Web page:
7. Mark M. Pitt & Shahidur R. Khandker, 1998. "The Impact of Group-Based Credit Programs on Poor Households in Bangladesh: Does the Gender of Participants Matter?," Journal of Political Economy, University of Chicago Press, vol. 106(5), pages 958-996, October.
  8. Gani Aldashev & Catherine Guirkinger, 2011. "Deadly Anchor: Gender Bias under Russian Colonization of Kazakhstan, 1898-1908," Working Papers 1111, University of Namur, Department of Economics.
  9. Timothy Besley & Rohini Pande & Lupin Rahman & Vijayendra Rao, 2004. "The Politics of Public Good Provision: Evidence from Indian Local Governments," Journal of the European Economic Association, MIT Press, vol. 2(2-3), pages 416-426, 04/05.
  10. Andreoni, James, 1989. "Giving with Impure Altruism: Applications to Charity and Ricardian Equivalence," Journal of Political Economy, University of Chicago Press, vol. 97(6), pages 1447-58, December.
  11. Raghabendra Chattopadhyay & Esther Duflo, 2004. "Women as Policy Makers: Evidence from a Randomized Policy Experiment in India," Econometrica, Econometric Society, vol. 72(5), pages 1409-1443, 09.
  12. John R. Lott & Jr. & Lawrence W. Kenny, 1999. "Did Women's Suffrage Change the Size and Scope of Government?," Journal of Political Economy, University of Chicago Press, vol. 107(6), pages 1163-1198, December.
  13. Jean-Marie Baland & Rohini Somanathan & Lore Vandewalle, 2007. "Microfinance Lifespans: A Study of Attrition and Exclusion in Self-Help Groups in India," India Policy Forum, Global Economy and Development Program, The Brookings Institution, vol. 4(1), pages 159-210.
  14. Besley, Timothy & Coate, Stephen, 2003. "Centralized versus decentralized provision of local public goods: a political economy approach," Journal of Public Economics, Elsevier, vol. 87(12), pages 2611-2637, December.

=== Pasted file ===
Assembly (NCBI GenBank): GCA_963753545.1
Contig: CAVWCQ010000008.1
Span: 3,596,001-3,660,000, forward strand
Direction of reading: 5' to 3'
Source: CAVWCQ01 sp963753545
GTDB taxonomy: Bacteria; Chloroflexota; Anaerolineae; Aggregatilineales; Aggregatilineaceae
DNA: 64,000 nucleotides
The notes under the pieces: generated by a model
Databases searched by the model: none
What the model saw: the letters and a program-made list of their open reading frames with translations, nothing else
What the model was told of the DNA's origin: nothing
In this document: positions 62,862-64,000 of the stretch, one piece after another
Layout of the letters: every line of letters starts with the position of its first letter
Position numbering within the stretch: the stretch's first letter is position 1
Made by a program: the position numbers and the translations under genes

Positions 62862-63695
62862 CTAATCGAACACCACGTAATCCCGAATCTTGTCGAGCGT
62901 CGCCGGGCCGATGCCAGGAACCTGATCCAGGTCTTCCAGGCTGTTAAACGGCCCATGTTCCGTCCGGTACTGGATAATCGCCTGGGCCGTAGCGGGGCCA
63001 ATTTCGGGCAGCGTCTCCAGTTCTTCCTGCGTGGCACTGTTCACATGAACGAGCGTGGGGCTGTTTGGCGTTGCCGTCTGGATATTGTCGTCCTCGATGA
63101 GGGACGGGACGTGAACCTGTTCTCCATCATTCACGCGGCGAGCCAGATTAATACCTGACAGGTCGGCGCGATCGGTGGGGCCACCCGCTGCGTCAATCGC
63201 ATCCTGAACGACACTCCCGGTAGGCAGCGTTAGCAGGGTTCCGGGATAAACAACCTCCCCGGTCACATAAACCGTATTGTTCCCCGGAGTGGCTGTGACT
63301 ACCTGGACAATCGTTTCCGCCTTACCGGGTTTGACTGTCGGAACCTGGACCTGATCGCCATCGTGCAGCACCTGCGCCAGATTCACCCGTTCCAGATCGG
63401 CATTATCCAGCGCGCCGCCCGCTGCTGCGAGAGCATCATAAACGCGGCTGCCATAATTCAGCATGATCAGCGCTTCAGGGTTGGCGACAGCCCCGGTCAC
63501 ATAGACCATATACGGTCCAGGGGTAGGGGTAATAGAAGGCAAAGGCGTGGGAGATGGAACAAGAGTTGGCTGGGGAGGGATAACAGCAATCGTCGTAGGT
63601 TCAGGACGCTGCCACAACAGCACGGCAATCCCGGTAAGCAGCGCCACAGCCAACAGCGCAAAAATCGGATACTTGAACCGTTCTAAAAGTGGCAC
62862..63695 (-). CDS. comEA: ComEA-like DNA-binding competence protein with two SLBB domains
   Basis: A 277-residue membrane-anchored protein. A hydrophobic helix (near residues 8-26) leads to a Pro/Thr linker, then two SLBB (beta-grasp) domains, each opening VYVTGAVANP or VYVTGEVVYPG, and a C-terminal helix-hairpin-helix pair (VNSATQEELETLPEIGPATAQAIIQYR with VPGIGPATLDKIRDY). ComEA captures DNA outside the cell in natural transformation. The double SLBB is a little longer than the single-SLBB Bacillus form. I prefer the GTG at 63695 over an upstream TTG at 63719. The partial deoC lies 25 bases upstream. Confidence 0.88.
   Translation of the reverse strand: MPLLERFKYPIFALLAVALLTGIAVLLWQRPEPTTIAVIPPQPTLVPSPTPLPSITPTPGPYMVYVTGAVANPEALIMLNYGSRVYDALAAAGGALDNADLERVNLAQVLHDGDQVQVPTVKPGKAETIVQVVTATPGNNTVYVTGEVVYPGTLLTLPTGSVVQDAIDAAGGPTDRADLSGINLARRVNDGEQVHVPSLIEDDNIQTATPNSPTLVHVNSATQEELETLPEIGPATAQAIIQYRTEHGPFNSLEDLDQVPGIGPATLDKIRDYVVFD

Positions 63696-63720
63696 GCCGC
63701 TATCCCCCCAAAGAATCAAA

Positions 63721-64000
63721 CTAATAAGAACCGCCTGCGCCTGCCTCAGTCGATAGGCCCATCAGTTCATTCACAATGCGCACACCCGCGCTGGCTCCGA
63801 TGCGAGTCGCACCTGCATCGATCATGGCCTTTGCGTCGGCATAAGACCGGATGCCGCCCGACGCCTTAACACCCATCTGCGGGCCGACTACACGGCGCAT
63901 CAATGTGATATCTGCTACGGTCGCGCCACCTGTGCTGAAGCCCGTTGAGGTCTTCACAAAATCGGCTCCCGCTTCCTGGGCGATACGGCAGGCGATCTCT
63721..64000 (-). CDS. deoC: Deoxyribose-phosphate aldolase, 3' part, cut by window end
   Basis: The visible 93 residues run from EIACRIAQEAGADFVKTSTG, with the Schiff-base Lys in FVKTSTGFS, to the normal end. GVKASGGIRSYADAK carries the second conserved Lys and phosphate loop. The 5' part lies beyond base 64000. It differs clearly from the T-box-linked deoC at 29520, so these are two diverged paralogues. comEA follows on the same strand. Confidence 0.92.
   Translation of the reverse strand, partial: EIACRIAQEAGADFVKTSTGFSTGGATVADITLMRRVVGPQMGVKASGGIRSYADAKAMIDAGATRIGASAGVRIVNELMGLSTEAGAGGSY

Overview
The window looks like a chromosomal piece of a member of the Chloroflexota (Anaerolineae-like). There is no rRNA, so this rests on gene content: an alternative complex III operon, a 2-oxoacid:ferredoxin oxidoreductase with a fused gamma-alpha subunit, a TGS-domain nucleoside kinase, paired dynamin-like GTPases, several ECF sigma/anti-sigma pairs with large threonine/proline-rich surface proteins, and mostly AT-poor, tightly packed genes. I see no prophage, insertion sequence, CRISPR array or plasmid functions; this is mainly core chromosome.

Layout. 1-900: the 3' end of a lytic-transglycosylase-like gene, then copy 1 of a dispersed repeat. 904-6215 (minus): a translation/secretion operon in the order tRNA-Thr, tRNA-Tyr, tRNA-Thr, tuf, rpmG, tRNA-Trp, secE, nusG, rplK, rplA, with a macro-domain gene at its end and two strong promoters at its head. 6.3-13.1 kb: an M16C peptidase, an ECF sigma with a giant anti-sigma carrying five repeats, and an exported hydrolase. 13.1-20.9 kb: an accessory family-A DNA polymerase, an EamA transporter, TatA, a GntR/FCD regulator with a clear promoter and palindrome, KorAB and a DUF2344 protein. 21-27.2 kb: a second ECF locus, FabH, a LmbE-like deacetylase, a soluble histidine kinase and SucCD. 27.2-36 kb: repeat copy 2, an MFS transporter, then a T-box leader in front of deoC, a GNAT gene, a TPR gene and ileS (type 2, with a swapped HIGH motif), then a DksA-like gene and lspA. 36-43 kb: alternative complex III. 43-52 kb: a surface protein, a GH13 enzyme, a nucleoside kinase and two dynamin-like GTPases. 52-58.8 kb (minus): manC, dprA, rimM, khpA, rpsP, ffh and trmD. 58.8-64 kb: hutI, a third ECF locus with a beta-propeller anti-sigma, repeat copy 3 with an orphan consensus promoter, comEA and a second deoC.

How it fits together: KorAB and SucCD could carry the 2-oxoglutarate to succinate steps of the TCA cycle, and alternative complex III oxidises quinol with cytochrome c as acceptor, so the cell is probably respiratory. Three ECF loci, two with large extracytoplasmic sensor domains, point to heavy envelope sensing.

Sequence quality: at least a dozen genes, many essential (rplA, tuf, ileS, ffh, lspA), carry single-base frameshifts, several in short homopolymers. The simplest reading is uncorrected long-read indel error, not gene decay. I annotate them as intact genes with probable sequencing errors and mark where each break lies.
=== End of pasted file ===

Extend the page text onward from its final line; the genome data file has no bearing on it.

15. Lena Edlund & Rohini Pande, 2002. "Why Have Women Become Left-Wing? The Political Gender Gap And The Decline In Marriage," The Quarterly Journal of Economics, MIT Press, vol. 117(3), pages 917-961, August.
Full references (including those not matched with items on IDEAS)

Citations

Citations are extracted by the CitEc Project, subscribe to its RSS feed for this item.
as in new window

Cited by:
  1. Desai, Raj M. & Joshi, Shareen, 2013. "Collective action and community development : evidence from self-help groups in rural India," Policy Research Working Paper Series 6547, The World Bank.
  2. Brian Greaney & Joseph P. Kaboski & Eva Van Leemput, 2013. "Can Self-Help Groups Really Be "Self-Help"?," NBER Working Papers 18970, National Bureau of Economic Research, Inc.

Lists

This item is not listed on Wikipedia, on a reading list or among the top items on IDEAS.

Statistics

Access and download statistics

Corrections

When requesting a correction, please mention this item's handle: RePEc:nam:wpaper:1119. See general information about how to correct material in RePEc.

For technical questions regarding this item, or to correct its authors, title, abstract, bibliographic or download information, contact: (Marie-H�l�ne Mathieu).

If you have authored this item and are not yet registered with RePEc, we encourage you to do it here. This allows to link your profile to this item. It also allows you to accept potential citations to this item that we are uncertain about.

If references are entirely missing, you can add them using this form.

If the full references list an item that is present in RePEc, but the system did not link to it, you can help with this form.

If you know of missing items citing this one, you can help us creating those links by adding the relevant references in the same way as above, for each refering item. If you are a registered author of this item, you may also want to check the "citations" tab in your profile, as there may be some citations waiting for confirmation.

Please note that corrections may take a couple of weeks to filter through the various RePEc services.